You’ve hit submit. Now you anxiously await the decision. When will it come? How is your application and accompanying documents scrutinized by the college? The answers to these questions can vary greatly by college. To understand how you are viewed and when you’ll know the decision, ask these key questions of each college to which you apply.

1. How will GPA be considered (and what’s on your transcript)? Some high schools show weighted GPA, others unweighted and some both. Ask your high school what will appear on the official transcript to the college. Ideally they are giving you a copy of your transcript at a senior meeting early this fall. Many colleges, especially large schools, will accept whatever is on the transcript making note if it’s weighted. Yet others may go the extra mile to recalculate to an unweighted GPA or even recalculate considering only core courses – bye, bye PE, music and health! If colleges got to dictate, they’d want an unweighted GPA on a 4.0 scale making it easier to compare students.

2. Do they Super Score the ACT and/or SAT? Essentially Super Scoring looks at the student’s best test scores across multiple examinations. For some students this can make a difference. Even if they don’t officially super score, the college may consider multiple test scores and subscores. Find out how deeply they look at test scores. One VP of Admissions from a state flagship recently told me while they don’t super score, they do look at all scores and trends in testing.  As a matter of fact, his opinion is the math score is a strong predictor of finishers at the college level despite what major a student pursues. Don’t forget! The vast majority of colleges require you to submit scores directly from the testing agency and they must be received at the college by the deadline, not ordered from the agency by the colleges deadline.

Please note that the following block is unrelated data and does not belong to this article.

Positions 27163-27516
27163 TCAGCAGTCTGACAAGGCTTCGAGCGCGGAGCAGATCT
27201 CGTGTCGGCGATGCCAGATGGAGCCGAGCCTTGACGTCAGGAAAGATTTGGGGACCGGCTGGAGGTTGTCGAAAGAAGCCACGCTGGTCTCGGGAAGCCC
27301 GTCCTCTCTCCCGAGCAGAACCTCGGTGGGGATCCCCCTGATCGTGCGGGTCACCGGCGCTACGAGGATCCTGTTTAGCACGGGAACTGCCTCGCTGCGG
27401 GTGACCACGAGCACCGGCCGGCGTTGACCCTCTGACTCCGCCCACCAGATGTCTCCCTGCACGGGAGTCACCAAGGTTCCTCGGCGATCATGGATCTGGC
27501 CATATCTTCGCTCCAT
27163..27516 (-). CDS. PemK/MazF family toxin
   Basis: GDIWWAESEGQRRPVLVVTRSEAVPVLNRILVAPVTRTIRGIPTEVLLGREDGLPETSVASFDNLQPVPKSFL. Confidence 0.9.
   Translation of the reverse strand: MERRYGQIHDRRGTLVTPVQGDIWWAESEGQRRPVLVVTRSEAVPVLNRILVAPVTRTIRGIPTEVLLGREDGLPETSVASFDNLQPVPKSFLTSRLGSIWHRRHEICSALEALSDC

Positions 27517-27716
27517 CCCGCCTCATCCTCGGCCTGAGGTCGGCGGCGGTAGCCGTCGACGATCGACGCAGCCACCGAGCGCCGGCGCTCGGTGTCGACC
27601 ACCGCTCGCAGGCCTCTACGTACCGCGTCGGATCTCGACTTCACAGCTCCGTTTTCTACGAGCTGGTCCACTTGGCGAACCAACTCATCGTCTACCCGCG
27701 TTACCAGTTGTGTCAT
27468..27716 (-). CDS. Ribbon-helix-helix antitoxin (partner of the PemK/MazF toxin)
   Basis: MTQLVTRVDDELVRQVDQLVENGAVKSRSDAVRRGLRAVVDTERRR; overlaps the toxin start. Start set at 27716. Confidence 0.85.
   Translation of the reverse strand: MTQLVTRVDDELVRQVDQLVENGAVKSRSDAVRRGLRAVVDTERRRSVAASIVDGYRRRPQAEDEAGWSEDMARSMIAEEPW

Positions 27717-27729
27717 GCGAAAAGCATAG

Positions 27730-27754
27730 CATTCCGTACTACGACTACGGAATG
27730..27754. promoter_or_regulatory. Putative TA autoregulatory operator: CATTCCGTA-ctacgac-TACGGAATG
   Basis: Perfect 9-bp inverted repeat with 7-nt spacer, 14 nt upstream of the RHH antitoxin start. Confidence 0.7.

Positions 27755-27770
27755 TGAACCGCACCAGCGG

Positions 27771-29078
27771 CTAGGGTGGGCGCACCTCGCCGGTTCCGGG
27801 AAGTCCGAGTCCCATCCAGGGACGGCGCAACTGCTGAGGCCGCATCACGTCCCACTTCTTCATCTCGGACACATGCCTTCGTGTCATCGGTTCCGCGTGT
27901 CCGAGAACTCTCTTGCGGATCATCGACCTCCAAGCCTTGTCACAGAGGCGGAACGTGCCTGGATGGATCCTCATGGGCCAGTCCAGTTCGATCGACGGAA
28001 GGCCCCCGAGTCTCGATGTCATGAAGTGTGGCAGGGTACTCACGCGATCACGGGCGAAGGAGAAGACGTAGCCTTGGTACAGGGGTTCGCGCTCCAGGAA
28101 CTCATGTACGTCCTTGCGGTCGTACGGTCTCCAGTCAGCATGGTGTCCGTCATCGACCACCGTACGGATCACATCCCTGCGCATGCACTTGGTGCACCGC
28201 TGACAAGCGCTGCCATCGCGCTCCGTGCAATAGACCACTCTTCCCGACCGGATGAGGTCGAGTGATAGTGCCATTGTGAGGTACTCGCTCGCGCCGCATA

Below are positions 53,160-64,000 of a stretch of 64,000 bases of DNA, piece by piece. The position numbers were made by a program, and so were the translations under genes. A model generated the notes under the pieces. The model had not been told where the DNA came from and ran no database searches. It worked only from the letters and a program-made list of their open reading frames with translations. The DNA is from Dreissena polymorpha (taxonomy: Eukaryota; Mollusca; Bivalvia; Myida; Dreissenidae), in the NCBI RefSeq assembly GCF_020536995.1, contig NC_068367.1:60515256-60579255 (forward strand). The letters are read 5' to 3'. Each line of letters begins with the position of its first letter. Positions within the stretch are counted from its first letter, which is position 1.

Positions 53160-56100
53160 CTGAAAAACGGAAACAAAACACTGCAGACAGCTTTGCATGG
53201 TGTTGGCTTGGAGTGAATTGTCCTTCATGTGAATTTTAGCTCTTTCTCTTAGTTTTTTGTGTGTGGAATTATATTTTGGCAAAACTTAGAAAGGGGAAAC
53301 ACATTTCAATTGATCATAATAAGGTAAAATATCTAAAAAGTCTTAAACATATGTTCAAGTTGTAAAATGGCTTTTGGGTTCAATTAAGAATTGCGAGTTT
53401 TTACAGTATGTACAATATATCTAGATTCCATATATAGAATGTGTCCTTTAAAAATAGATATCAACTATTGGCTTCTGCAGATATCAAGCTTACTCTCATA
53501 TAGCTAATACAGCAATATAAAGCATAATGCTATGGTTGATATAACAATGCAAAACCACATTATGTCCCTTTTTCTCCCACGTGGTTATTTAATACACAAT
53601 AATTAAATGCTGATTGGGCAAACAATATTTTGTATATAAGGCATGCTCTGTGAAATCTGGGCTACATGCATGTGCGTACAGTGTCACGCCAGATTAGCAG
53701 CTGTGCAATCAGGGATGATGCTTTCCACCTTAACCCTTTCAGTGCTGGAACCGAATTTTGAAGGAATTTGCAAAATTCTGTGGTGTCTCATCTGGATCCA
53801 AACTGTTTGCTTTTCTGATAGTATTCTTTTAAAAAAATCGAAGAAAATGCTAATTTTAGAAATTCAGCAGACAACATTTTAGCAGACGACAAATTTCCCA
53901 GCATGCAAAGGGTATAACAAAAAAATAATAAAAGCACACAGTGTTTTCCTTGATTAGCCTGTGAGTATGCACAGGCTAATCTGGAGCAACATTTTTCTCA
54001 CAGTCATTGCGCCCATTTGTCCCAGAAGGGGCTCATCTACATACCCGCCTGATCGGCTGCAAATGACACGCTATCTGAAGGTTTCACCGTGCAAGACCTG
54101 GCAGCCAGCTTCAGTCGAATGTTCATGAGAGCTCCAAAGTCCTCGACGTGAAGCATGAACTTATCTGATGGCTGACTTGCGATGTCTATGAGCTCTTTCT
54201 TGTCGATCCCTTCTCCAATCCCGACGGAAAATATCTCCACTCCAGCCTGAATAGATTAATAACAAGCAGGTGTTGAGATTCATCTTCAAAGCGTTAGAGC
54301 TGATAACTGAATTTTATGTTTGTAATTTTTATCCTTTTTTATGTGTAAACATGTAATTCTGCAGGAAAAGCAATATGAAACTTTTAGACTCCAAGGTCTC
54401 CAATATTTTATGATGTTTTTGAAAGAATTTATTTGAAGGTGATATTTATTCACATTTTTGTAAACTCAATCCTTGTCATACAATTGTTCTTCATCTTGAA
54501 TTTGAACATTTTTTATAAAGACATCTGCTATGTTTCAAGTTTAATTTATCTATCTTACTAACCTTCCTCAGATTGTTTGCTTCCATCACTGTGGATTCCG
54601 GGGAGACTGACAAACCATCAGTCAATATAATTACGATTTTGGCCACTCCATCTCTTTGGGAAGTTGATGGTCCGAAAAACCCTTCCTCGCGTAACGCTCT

3. Are notifications rolling or does the school pool students? This will determine when you are considered, if you are compared to other students and when you’ll know whether you are in. Here’s how it works. If a school gives rolling consideration, the student is evaluated on their own merit and considered as soon as the college begins reviewing complete files. If rolling is the case, then you want to get that application in EARLY – be in the front of the line! This might happen as early as September, but more likely October.

Pooling on the other hand means the admissions office is collecting applications, may begin to review them when received, but will not make an admission decision until the deadline in order to compare all applicants. Admission decisions are then usually released on a given date at the same time. Pooling is typical for highly selective schools or programs.

Keep in mind universities may generally have rolling admission, but their most selective programs could pool students. Just ask!

Mailbox4. How and when you’ll be notified and what are the options. The when part will go in conjunction with the answer to rolling and pooling discussed in number three. Most colleges notify you online – no more waiting by the mailbox.

The decision might be more complicated than IN! or no thank you.  Students on the bubble in the early decision and early action cycles at some schools can be deferred to the regular pool of applicants meaning they want more time to consider you (and compare you to others), thus they will notify you at a later date. Additionally, during the latest cycle of admits in the spring, you could also be wait listed.

5. Are there additional applications you need to submit? Some schools consider you for all scholarships and also their honors program by simply applying to the university. Others require additional applications or at the very least checking a box asking for consideration.

Be certain you know everything thing requiring completion and the deadlines.